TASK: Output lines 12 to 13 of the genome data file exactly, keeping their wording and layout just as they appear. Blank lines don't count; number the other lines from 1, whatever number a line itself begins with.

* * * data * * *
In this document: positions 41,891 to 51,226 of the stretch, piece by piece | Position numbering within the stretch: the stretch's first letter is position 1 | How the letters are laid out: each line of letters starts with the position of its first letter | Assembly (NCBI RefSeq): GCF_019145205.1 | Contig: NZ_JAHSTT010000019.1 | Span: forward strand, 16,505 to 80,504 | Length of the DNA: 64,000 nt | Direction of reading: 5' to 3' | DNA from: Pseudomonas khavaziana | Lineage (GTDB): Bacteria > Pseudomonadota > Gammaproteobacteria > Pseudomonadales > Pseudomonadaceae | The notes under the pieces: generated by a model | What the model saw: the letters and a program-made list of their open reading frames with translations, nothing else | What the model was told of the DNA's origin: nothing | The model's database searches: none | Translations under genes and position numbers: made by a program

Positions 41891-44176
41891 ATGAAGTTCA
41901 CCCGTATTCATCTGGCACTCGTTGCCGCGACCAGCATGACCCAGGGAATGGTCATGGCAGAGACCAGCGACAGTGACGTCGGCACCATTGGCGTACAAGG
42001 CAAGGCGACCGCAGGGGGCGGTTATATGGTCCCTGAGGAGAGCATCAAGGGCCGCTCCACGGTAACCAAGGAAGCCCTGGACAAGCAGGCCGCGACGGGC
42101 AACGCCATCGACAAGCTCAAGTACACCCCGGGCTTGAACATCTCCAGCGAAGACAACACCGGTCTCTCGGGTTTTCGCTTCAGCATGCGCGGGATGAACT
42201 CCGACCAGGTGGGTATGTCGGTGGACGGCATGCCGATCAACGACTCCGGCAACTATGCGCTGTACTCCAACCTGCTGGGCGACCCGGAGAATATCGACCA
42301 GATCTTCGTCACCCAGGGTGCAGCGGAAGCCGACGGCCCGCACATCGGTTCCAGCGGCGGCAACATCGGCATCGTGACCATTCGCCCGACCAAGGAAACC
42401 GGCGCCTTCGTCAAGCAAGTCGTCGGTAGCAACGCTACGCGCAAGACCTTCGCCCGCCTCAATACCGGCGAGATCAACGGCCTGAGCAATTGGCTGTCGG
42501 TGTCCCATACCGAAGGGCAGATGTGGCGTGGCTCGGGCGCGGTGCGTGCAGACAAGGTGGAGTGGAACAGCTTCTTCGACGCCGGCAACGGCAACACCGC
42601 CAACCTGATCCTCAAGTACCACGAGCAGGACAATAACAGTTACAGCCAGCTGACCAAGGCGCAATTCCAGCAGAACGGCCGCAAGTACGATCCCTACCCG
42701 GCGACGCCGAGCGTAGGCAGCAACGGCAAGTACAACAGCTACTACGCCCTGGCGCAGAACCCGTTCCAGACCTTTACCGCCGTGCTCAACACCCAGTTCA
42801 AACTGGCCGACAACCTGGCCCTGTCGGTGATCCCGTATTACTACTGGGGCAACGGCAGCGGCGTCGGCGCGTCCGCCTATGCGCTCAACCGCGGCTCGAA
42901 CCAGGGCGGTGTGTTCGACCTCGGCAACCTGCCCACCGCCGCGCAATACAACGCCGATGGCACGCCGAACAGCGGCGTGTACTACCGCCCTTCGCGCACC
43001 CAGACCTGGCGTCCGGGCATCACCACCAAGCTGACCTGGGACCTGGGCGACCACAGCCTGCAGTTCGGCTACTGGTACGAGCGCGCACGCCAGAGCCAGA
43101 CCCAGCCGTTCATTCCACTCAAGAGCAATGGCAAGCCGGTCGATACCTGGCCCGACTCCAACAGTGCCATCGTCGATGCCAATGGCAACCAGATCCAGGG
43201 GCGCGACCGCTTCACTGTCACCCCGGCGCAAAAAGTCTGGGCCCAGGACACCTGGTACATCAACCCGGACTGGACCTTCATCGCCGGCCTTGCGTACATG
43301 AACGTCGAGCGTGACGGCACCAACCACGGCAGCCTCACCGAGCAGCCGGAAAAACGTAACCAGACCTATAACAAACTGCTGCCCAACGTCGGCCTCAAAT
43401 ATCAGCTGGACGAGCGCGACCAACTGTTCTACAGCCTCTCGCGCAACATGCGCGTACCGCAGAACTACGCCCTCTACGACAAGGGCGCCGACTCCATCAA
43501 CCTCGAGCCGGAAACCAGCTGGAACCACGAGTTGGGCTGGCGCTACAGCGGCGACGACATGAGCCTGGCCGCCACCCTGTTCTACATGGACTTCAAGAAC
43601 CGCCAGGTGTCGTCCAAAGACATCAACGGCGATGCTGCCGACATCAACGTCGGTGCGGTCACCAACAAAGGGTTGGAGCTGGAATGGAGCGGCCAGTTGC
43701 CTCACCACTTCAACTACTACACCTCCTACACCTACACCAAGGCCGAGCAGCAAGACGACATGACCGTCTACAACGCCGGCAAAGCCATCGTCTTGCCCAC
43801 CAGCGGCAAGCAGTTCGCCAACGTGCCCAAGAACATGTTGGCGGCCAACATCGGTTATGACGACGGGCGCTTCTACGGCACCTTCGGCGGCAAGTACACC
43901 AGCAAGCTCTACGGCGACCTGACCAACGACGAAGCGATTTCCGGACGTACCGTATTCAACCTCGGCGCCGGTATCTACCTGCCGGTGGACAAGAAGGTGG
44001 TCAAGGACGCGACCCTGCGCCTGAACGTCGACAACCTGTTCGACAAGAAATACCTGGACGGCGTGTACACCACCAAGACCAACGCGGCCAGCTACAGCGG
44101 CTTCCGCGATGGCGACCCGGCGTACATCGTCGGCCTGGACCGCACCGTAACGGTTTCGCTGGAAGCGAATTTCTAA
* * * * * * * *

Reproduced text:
42701 GCGACGCCGAGCGTAGGCAGCAACGGCAAGTACAACAGCTACTACGCCCTGGCGCAGAACCCGTTCCAGACCTTTACCGCCGTGCTCAACACCCAGTTCA
42801 AACTGGCCGACAACCTGGCCCTGTCGGTGATCCCGTATTACTACTGGGGCAACGGCAGCGGCGTCGGCGCGTCCGCCTATGCGCTCAACCGCGGCTCGAA